Bridgnorth railway station
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|Original company||Severn Valley Railway|
|Pre-grouping||Great Western Railway|
|Post-grouping||Great Western Railway|
|Operated by||Severn Valley Railway|
|1 February 1862||Station opened|
|9 September 1963||Closed|
|23 May 1970||Reopened as preserved station|
|Stations on heritage railways in the United Kingdom|
|A B C D E F G H I J K L M N O P Q R S T U V W X Y Z|
|UK Railways portal|
Bridgnorth railway station is a station on the Severn Valley Railway heritage line, serving the Shropshire town of Bridgnorth, England. It is currently the northern terminus of the SVR, home to the main engine shed and has a gift shop, station buffet and licensed refreshment room amongst other facilities.
Bridgnorth station was not the northern terminus when built, but the main intermediate station of the Severn Valley line being 18 1⁄4 miles from Hartlebury and 22 1⁄2 miles from Shrewsbury. Bridgnorth station was opened to the public on 1 February 1862, prompting great celebrations in the town. Originally under SVR Company ownership, it was passed to Great Western Railway (GWR), and eventually British Railways in 1948. It closed to passengers after 101 years on 9 September 1963, and to freight traffic on 30 November 1963.
The neo-Jacobean station is the only listed station on the Severn Valley Railway and is in process of restoration work by a team of dedicated volunteers.
The licensed refreshment room, these days known as The Railwaymans Arms, is situated on platform 1. It opened in 1861 and never closed, being extended twice by the SVR, and now needing further extension due to its unique character and deserved popularity.
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After only two years of closure preservationists had plans for Bridgnorth, resulting in the formation of the Severn Valley Railway Society. Vegetation was cleared, railway bric-a-brac was collected and the station buildings were refurbished. Although the original signal box was substantially demolished (only three sides of the bottom brick part and interlocking are original, the brick base was originally somewhat longer), Bridgnorth station was never damaged through this demolition activity. From then on preservation gained momentum until the present day. Bridgnorth became the engineering centre of the new SVR because of the need to repair the growing numbers of rolling stock items and locomotives after opening to the public when the first train steamed from Bridgnorth to Hampton Loade in May 1970.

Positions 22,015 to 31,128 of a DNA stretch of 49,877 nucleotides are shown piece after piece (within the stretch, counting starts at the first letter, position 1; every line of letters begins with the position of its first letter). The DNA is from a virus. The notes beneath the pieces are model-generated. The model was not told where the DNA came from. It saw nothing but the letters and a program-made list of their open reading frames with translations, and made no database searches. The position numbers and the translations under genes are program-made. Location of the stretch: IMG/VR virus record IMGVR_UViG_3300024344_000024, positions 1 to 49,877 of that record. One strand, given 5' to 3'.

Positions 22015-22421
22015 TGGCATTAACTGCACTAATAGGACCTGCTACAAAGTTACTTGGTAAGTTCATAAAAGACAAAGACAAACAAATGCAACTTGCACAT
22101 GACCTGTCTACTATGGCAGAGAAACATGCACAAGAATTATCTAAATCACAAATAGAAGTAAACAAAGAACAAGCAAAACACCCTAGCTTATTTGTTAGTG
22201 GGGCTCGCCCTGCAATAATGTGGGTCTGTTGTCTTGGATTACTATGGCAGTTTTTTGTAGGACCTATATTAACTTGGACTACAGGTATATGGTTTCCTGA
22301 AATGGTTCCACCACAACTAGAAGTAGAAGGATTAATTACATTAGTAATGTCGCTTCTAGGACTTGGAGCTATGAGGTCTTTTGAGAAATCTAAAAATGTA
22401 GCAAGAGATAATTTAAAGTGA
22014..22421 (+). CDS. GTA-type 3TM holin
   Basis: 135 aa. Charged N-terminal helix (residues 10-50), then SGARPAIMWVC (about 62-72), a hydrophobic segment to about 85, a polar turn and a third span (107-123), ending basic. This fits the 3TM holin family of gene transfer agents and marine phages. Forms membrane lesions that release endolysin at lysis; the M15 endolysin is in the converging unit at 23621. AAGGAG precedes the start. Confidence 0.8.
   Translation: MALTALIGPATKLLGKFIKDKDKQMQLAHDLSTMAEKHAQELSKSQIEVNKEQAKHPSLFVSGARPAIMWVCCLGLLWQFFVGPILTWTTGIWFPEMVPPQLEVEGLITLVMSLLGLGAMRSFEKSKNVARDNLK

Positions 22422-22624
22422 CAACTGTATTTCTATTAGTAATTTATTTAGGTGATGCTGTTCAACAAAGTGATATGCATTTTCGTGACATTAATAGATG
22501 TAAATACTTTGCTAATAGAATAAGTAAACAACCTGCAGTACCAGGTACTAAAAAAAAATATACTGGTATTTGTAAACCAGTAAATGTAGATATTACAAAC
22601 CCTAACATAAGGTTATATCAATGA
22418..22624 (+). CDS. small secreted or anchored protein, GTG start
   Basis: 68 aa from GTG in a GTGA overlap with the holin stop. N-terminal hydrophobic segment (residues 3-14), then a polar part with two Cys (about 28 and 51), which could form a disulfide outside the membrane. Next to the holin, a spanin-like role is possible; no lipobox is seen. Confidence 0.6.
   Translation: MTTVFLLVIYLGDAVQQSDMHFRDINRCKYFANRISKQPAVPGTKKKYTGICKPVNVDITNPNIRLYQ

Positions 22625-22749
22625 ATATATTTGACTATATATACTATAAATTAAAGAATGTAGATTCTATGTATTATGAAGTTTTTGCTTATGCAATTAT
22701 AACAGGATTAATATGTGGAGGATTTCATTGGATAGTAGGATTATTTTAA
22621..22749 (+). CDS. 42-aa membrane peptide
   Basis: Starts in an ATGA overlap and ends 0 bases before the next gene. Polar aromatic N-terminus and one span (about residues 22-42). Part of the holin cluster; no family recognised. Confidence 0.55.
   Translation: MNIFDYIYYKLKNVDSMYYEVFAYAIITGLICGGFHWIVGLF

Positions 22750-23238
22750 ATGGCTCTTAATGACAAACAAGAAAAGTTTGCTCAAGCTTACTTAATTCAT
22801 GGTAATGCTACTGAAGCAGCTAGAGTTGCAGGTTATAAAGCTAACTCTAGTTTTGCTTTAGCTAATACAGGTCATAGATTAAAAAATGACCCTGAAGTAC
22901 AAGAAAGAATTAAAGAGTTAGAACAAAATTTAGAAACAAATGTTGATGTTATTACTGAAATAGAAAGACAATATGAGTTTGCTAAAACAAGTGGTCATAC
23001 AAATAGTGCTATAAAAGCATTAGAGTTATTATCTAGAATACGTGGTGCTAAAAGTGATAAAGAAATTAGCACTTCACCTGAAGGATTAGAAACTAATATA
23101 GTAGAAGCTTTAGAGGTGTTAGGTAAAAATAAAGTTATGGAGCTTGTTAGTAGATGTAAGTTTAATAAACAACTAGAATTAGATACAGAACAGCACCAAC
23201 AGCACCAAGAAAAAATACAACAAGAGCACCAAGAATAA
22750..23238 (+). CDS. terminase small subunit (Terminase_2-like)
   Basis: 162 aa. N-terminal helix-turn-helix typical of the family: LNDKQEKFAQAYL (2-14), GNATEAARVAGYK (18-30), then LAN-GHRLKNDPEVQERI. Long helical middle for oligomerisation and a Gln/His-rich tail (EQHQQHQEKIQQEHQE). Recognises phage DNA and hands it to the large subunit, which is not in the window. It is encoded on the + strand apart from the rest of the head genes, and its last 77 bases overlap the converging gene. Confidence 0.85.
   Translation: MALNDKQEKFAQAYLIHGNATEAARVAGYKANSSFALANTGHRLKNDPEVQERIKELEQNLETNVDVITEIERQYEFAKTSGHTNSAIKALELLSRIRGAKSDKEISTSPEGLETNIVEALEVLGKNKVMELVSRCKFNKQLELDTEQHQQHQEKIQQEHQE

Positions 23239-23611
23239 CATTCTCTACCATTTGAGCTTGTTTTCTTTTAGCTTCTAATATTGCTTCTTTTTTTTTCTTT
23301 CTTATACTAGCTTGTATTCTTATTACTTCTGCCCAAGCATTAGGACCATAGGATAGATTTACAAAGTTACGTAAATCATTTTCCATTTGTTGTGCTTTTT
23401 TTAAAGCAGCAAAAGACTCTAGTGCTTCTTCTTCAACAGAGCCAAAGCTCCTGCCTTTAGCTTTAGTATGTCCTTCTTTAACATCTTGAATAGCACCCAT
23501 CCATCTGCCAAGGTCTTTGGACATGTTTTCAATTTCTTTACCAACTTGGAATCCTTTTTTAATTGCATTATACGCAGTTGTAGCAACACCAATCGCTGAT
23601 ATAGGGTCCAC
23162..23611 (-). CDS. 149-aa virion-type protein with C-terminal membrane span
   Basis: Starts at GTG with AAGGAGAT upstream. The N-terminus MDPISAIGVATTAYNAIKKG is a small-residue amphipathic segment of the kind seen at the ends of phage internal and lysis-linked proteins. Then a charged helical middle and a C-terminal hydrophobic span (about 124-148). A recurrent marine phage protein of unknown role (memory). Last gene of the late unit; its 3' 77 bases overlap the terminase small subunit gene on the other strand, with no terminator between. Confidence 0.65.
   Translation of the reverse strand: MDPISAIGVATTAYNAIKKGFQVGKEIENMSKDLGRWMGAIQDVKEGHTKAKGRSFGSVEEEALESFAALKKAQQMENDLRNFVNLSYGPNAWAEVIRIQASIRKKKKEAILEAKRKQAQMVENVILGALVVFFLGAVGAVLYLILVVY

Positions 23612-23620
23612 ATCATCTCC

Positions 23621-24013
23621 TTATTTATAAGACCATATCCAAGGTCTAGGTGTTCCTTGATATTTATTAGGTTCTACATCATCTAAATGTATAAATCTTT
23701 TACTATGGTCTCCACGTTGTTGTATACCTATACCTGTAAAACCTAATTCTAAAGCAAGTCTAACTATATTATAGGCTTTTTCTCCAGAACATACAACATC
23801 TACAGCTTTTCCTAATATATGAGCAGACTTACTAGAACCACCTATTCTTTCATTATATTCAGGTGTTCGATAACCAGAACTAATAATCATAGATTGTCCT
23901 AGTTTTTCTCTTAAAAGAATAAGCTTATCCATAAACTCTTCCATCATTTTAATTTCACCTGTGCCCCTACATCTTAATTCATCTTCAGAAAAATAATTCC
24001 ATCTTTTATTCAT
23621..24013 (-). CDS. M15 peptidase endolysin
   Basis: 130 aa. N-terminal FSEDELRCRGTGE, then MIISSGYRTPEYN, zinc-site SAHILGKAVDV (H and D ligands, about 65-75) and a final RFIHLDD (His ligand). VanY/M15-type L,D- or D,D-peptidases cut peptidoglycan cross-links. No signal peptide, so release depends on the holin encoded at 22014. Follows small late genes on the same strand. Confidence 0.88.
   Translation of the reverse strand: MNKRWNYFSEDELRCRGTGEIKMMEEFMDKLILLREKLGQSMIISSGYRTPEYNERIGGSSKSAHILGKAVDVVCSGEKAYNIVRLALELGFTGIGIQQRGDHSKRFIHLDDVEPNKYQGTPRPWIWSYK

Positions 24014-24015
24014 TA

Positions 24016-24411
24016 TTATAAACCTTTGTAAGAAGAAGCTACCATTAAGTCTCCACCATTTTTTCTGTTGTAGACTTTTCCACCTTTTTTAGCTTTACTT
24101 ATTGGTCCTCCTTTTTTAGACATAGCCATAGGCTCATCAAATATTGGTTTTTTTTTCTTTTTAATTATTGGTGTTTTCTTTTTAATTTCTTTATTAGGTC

The station is reached from High Town via a modern footbridge over a main road and a valley, the present bridge having opened in 1994. This replacement tubular steel bridge occupies the site of a lattice bridge closed and demolished several years previously. A section of the original footbridge adorns the centre island of one of the road traffic roundabouts.
Plans for a significant redevelopment of Bridgnorth station were approved by Shropshire Council in August 2016. The first phase of the project will involve the construction of a new single-storey building in GWR circa 1900-style, situated to the south of the existing station building, which will provide a tea/refreshment room and new toilet facilities. The existing station building housing the booking hall, station shop and Railwayman’s Arms public house will also be renovated. Subject to funding, further phases will include the creation of an additional car park, the installation of a turntable in the locomotive yard, and the construction of a new volunteer accommodation building.
The main locomotive works for the SVR are located at Bridgnorth. They are not normally open to the public because of health and safety regulations but conducted tours and open days are arranged from time to time. Major features of the locomotive works include the Boiler Shop, the machine shop equipped with a Noble and Lund wheel lathe and ex-LT lifting jacks along with other equipment in the general fitting area.
Installation of a locomotive wheel drop that was recovered from Leicestershire was completed during 2010.
- Mitchell, Vic; Smith, Keith (2007). Kidderminster to Shrewsbury. Middleton Press. pp. 65–79. ISBN 9781906008109. OCLC 154801530.
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|Preceding station||Heritage railways||Following station|
|Terminus||Severn Valley Railway||Hampton Loade|
Line and station closed
|Great Western Railway
Severn Valley Railway
Line open, station closed